This invitation is extended to all physicians and surgeons whose interest goes beyond the immediate case work of ordinary clinical societies; and it is hoped that the invitation will be accepted by all medical practitioners, irrespective of their present medical affiliations, who can appreciate the necessity for establishing on an incontrovertible scientific basis the certainties and limitations of the present practice of medicine and surgery before attempting to add to the already large and cumbersome field of medicine.

The American Association of Clinical Research is not intended to disturb the present medical affiliations of its members nor to interfere in the very least with the duties they owe and the privileges they enjoy by virtue of their affiliation with any existing national medical body.

The American Association of Clinical Research is to take cognizance of the fact that the clinic requires cold facts and conclusive methods, and upon these fundamental requirements, the structure and the work of the American Association of Clinical Research are to be built.

It is of the utmost scientific importance to establish conclusively all that is at present true in medicine and surgery, and only upon such proved knowledge, to base any further advancement. The clinic deals with clinical entities and not, like the laboratories, with parts as entities. Therefore, clinical research differs, and must differ, from experimental laboratory researches. Clinical research must consider clinical entities, and when considering parts, it must consider them only as parts and not as wholes. All that subserves the object of obtaining and investigating clinical facts and principles belongs to clinical research and the laboratory is a part of the means of clinical research, but only a part.

The crux of the matter appears to be that experimental laboratory proof is not sufficient clinical proof. In order to advance in an irresistible line, clinical research must be based on a conclusive form or method of clinical proof. In experimental proof, we dislocate a part from a whole and attempt to prove the whole from the part, as though a dislocated part could always prove the whole. Or, we attempt to prove facts in one species by facts in another species, as though the two species were identical. For instance, the experiments made on animals to elucidate certain elements of fever bring out a fact of almost insurmountable difference between man and the lower animals, the fact that man has associated with the nakedness of his body a highly perfected power for regulating his temperature, a highly developed vasomotor system and a vast array of sweat glands, a characteristic complex of things which apparently no other species of animal life presents. Experiments made on animals to prove febrile or other clinical phenomena in man, may be suggestive, but for obvious reasons cannot be conclusive. To prove observations in man, the observations must be made on man and not on animals. But observations on man even are not necessarily conclusive. Individual observations on man cannot be conclusive, because the same experience cannot be repeated, and when we prove by numbers, we compare similar but not identical experiences. Analogy is not conclusive proof. Identity alone is conclusive proof; but since, in medicine, identical experiences cannot be repeated, we must provide simultaneous identical experiences in order to have proof by identity. Clinical proof is conclusively established when all observations and experiments are made conjointly by at least two competent men, preferably of opposite ideas, at the same time. Conjoined critical observation and experiment, at the bedside and in the laboratory, as may be required, furnish simultaneous identical experiences, the proof proceeding on the principle that a whole can be proved only by the whole and not by dislocated parts.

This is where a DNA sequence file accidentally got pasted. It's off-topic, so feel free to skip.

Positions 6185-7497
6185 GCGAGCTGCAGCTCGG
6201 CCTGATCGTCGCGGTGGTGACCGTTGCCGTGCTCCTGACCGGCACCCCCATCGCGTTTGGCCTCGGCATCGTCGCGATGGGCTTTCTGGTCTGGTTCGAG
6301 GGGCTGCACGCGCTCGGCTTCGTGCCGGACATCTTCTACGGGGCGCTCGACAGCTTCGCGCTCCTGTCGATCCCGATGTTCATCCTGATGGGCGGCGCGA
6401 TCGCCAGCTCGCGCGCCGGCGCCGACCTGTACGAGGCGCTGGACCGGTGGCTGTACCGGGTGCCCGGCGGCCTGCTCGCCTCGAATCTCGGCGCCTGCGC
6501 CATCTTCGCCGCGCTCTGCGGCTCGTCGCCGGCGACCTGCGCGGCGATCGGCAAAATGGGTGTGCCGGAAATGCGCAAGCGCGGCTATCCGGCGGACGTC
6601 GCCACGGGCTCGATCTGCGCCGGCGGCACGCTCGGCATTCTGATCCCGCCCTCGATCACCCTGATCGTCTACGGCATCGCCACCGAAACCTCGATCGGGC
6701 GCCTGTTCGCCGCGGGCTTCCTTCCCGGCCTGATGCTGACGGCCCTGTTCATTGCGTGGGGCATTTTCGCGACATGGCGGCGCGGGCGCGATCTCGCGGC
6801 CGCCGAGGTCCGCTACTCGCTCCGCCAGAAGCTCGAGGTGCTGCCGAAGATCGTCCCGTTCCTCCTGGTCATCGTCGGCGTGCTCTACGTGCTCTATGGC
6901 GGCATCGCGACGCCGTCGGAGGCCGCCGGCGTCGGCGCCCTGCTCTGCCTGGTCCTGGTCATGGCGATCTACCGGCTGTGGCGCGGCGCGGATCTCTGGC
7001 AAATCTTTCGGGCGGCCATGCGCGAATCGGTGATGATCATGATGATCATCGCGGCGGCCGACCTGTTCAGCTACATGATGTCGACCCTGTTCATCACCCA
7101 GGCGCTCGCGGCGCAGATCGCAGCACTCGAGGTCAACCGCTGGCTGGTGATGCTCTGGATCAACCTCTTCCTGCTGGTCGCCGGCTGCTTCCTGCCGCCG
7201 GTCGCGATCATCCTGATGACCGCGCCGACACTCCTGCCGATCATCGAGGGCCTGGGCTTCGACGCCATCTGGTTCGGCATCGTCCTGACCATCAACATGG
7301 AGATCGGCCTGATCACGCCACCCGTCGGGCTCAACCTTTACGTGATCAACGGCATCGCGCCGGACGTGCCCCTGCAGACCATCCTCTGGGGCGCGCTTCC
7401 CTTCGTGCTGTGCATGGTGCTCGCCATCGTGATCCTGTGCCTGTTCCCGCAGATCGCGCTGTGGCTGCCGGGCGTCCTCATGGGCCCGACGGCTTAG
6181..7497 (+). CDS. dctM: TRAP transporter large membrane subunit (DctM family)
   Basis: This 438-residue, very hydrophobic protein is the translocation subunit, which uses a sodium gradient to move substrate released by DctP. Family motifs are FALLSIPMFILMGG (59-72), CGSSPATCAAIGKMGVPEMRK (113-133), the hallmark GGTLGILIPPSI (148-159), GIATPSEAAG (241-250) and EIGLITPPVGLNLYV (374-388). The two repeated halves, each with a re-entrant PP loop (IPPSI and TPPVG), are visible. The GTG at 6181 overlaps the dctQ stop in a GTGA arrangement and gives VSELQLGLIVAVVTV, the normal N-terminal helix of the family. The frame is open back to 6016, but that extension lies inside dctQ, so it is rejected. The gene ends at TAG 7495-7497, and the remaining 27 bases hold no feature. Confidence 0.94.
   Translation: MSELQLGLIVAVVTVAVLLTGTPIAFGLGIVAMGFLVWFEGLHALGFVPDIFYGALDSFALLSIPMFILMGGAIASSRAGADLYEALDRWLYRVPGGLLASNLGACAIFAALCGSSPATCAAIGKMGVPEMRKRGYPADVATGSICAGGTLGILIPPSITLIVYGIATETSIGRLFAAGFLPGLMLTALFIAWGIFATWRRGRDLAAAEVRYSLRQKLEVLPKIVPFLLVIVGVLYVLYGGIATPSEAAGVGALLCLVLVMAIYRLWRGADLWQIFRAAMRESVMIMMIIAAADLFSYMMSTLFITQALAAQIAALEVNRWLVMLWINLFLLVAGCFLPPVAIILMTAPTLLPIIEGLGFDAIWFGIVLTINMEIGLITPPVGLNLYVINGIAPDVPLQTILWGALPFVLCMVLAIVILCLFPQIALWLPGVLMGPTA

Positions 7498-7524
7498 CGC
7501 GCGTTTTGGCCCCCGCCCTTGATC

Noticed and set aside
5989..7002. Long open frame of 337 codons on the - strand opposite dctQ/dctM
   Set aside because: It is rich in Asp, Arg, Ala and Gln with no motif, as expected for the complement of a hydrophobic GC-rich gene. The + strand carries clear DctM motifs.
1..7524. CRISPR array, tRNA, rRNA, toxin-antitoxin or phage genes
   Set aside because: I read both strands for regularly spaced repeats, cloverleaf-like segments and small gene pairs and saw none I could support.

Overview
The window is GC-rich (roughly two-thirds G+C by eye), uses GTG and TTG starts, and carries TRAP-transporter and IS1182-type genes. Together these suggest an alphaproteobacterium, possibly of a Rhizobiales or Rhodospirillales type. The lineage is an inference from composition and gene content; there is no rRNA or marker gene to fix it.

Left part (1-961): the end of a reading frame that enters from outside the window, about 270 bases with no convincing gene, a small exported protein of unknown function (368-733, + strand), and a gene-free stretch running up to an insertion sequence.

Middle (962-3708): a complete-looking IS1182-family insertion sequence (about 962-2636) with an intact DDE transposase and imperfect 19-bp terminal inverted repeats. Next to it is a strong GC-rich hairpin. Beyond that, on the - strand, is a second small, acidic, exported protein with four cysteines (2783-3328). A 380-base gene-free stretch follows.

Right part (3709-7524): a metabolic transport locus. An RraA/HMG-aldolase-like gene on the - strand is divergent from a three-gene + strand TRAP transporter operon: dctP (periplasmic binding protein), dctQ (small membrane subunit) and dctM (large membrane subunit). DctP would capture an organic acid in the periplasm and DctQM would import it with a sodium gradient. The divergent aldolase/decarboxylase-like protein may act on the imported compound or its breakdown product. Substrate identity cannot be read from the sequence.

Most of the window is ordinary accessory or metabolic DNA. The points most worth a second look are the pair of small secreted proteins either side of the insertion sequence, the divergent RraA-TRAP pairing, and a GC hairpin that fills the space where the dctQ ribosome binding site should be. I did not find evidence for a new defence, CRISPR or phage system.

These and other weighty questions await your assistance for a necessary solution. The benefit that will accrue, both to medicine in particular and to the medical profession and humanity at large in general, from a satisfactory establishment of scientific clinical research, can be easily surmised. Come prepared, yourself and your friends, to give to this matter your


mature convictions and your personal assistance. Only from a critical interchange of critically acquired opinions, can we hope for clearness and for the clarification of the medical atmosphere now charged with confusion and in difference.

Your communication, indicating your interest and your expectation of being present at the meeting in Boston on October 27, next, is eagerly awaited, and on receipt of the expression of your interest, further developments will be communicated to you personally in due time.

Please address your communications at the earliest possible date directly to James Krauss, M. D., 419 Boylston Street, Boston, Mass.

Yours fraternally,

JAMES KRAUSS, M. D., Chairman Committee American Association Clinical Research.

DEATH OF DR. B. D. EASTMAN.Dr. B. D. Eastman, the first medical superintendent of the State Insane Asylum, at Topeka, Kansas, and earlier of the State Hospital, Worcester, Mass., died of heart disease at his home in Topeka, Kansas, on Saturday morning, September 11, in the seventy-fourth year of his age.

Dr. Eastman opened the hospital at Topeka, in 1879, and continued at its head for eighteen years with the exception of two short intervals when the institution came under the baleful control of party politics.

The new State hospital at Worcester was built under his supervision and largely after his plans. He was for many years an active member of the American Medico-Psychological Association, but for some time his health has prevented his attendance at its meetings. A notice of Dr. Eastman's life and work will appear in a subsequent number of the JOURNAL.

DEATH OF DR. W. W. IRELAND.Dr. Ireland who was well known through his contributions to the literature of psychiatry, and will be personally remembered by many of our readers, died at his home in Musselburgh, Scotland, May 17 last, at the age of seventy-seven. Dr. Ireland had a long, interesting and varied career. The son of an Edinburgh publisher, he was educated in the university of that city and in Paris, and shortly before the outbreak of the Indian mutiny joined the Bengal Horse Artillery as assistant surgeon. He was present at the siege of Delhi and attended the present Lord Roberts, then a lieutenant, when he was wounded. After seven months active service Dr. Ireland was